“I went to the movies, so that was my big outlet growing up in India. You know, Bollywood with the big, colourful, all-singing, all-dancing blockbusters. I think that was my visual reference,” photographer Sunil Gupta tells CR. “There was a camera in the family, and I think with cinema, even though I couldn’t make cinema, I saw there was something equivalent to looking through a camera lens and got interested in making still photographs as a kind of poor man’s substitute for movies. That’s how I got going.”
Gupta has been creating images for nearly 50 years and a new show at The Photographers’ Gallery in London, From Here to Eternity, brings together 16 separate series in the first UK retrospective of his work. “The process has been very enjoyable. It’s been several years in the making, actually. So we had a lot of time to decide exactly what pieces from which series would finally end up in it,” says Gupta. “It was interesting to work so closely with a curator because they always bring their own point of view and knowledge to this process. I’m somebody who quite welcomes it, I don’t feel very possessive. It’s not got to all be up to me, I feel like I’m more responsible for the creation of the source material, and then every iteration and exhibition is always different from the next.”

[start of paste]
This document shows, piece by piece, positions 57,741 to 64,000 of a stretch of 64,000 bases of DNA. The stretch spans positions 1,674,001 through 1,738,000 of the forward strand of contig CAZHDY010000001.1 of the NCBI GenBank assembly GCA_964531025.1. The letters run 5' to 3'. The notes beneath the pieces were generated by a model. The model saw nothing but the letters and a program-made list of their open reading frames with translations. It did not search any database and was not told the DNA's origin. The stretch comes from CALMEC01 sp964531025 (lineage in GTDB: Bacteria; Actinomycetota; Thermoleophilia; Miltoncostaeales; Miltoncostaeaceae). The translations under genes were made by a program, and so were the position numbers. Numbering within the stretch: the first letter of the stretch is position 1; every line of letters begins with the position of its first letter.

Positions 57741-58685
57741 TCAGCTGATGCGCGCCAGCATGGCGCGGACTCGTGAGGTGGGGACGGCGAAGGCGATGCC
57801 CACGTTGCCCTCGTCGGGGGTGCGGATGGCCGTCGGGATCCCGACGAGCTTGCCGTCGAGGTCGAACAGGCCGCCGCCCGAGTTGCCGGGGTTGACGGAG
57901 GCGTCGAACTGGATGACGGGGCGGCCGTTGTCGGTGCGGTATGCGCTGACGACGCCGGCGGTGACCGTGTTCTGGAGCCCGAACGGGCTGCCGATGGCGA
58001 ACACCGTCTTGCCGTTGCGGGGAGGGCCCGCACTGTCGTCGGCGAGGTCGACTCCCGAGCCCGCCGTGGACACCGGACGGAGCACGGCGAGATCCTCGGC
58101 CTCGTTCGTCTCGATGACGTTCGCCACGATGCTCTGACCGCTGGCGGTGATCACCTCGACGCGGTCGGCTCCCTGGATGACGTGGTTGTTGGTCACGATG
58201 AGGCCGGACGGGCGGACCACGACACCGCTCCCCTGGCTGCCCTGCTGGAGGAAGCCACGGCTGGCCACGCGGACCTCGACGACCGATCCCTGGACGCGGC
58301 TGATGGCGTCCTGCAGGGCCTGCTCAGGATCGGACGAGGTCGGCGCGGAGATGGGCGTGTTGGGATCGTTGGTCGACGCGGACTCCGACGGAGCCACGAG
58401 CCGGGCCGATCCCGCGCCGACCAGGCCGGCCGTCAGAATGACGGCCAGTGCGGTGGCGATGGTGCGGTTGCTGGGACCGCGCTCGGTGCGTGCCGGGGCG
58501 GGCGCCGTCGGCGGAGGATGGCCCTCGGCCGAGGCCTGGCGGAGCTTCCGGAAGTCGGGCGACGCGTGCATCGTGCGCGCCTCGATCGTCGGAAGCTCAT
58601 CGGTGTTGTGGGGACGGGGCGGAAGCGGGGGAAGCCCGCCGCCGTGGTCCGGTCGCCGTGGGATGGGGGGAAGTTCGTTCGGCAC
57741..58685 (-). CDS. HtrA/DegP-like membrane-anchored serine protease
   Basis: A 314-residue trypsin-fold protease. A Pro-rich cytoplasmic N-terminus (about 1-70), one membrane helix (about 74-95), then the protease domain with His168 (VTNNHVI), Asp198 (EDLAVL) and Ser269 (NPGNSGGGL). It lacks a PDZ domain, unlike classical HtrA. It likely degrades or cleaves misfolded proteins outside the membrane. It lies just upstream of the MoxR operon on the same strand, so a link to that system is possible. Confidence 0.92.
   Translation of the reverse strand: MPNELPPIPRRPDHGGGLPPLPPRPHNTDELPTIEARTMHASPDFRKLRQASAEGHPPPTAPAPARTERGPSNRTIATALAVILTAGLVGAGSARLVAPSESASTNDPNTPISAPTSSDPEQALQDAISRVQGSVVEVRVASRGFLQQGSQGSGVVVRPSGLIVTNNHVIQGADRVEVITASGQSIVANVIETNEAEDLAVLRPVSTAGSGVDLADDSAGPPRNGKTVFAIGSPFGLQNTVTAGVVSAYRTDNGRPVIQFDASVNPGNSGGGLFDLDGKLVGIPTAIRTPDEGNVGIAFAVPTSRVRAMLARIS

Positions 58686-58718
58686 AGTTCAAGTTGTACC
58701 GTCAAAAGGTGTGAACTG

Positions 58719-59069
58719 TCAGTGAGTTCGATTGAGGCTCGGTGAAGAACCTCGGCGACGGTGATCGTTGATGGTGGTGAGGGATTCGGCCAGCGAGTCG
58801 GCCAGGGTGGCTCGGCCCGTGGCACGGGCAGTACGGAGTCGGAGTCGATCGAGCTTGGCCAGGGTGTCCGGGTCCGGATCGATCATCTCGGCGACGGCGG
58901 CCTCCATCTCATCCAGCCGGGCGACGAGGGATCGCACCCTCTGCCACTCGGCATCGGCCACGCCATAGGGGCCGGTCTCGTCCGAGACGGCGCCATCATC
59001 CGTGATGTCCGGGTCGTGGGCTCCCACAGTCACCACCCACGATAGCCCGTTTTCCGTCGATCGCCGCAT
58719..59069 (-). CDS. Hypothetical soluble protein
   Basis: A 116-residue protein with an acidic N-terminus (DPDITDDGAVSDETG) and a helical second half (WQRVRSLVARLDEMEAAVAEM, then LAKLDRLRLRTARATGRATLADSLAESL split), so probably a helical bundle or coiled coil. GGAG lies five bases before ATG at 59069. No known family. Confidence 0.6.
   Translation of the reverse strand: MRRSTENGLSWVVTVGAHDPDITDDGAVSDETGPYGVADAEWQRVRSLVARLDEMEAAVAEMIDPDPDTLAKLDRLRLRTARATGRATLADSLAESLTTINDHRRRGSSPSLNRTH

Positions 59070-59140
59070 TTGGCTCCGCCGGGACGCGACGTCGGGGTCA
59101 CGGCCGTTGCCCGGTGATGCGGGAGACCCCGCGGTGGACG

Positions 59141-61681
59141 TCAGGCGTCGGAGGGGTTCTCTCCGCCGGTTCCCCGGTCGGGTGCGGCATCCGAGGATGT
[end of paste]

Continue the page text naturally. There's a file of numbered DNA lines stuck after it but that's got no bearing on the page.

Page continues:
The source material Gupta speaks of is vast and varied, and is both an insight into the photographer’s life and an archive on important moments in the history of gay rights. His first real taste of photography was when he arrived in Montreal, Canada at Concordia University in 1970, just after the Stonewall riots in New York. Gupta fully immersed himself in university life and it was the first time he could openly embrace his sexuality. “I joined the first emerging Gay Liberation Movement groups on campus. We did lots of things, one of which was to run a newspaper, like a little tabloid and it needed pictures. So I volunteered to be the person who produced the pictures, it was great,” he remembers. “I had instant subject matter, the newsletter was full of items about where you could go out, demonstrations that were happening, and sometimes it had real news. I suddenly had an audience because then they would print [my pictures] and people saw them, and I had my name in the newspaper with a photo credit, that was very exciting.”
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